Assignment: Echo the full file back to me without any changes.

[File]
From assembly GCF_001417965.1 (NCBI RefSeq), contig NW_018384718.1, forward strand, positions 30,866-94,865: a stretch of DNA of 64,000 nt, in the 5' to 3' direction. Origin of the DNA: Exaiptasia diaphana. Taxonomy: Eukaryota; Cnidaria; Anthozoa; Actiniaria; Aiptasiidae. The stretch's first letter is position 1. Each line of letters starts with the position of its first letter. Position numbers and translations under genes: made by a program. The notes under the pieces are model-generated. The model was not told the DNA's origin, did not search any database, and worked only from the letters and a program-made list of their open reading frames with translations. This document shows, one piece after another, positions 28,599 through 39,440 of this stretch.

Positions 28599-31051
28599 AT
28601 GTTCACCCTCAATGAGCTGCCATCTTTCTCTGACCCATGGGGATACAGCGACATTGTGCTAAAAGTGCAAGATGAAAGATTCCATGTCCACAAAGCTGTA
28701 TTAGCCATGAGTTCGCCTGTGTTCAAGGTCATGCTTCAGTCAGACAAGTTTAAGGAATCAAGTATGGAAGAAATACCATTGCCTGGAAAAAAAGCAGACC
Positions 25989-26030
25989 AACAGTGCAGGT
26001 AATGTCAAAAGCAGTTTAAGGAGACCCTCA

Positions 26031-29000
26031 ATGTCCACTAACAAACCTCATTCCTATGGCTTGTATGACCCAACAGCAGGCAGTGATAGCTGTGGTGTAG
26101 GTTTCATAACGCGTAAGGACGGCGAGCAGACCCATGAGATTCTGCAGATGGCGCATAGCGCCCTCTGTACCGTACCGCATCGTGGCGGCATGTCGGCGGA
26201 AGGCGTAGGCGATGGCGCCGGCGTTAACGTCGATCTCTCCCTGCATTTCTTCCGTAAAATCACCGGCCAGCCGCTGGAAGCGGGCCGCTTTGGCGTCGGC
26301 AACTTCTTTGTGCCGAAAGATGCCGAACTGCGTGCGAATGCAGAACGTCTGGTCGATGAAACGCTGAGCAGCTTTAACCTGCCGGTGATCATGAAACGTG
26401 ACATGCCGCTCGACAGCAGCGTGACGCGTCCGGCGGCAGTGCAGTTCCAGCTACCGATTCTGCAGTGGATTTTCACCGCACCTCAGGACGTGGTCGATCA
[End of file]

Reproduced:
From assembly GCF_001417965.1 (NCBI RefSeq), contig NW_018384718.1, forward strand, positions 30,866-94,865: a stretch of DNA of 64,000 nt, in the 5' to 3' direction. Origin of the DNA: Exaiptasia diaphana. Taxonomy: Eukaryota; Cnidaria; Anthozoa; Actiniaria; Aiptasiidae. The stretch's first letter is position 1. Each line of letters starts with the position of its first letter. Position numbers and translations under genes: made by a program. The notes under the pieces are model-generated. The model was not told the DNA's origin, did not search any database, and worked only from the letters and a program-made list of their open reading frames with translations. This document shows, one piece after another, positions 28,599 through 39,440 of this stretch.

Positions 28599-31051
28599 AT
28601 GTTCACCCTCAATGAGCTGCCATCTTTCTCTGACCCATGGGGATACAGCGACATTGTGCTAAAAGTGCAAGATGAAAGATTCCATGTCCACAAAGCTGTA
28701 TTAGCCATGAGTTCGCCTGTGTTCAAGGTCATGCTTCAGTCAGACAAGTTTAAGGAATCAAGTATGGAAGAAATACCATTGCCTGGAAAAAAAGCAGACC
Positions 25989-26030
25989 AACAGTGCAGGT
26001 AATGTCAAAAGCAGTTTAAGGAGACCCTCA

Positions 26031-29000
26031 ATGTCCACTAACAAACCTCATTCCTATGGCTTGTATGACCCAACAGCAGGCAGTGATAGCTGTGGTGTAG
26101 GTTTCATAACGCGTAAGGACGGCGAGCAGACCCATGAGATTCTGCAGATGGCGCATAGCGCCCTCTGTACCGTACCGCATCGTGGCGGCATGTCGGCGGA
26201 AGGCGTAGGCGATGGCGCCGGCGTTAACGTCGATCTCTCCCTGCATTTCTTCCGTAAAATCACCGGCCAGCCGCTGGAAGCGGGCCGCTTTGGCGTCGGC
26301 AACTTCTTTGTGCCGAAAGATGCCGAACTGCGTGCGAATGCAGAACGTCTGGTCGATGAAACGCTGAGCAGCTTTAACCTGCCGGTGATCATGAAACGTG
26401 ACATGCCGCTCGACAGCAGCGTGACGCGTCCGGCGGCAGTGCAGTTCCAGCTACCGATTCTGCAGTGGATTTTCACCGCACCTCAGGACGTGGTCGATCA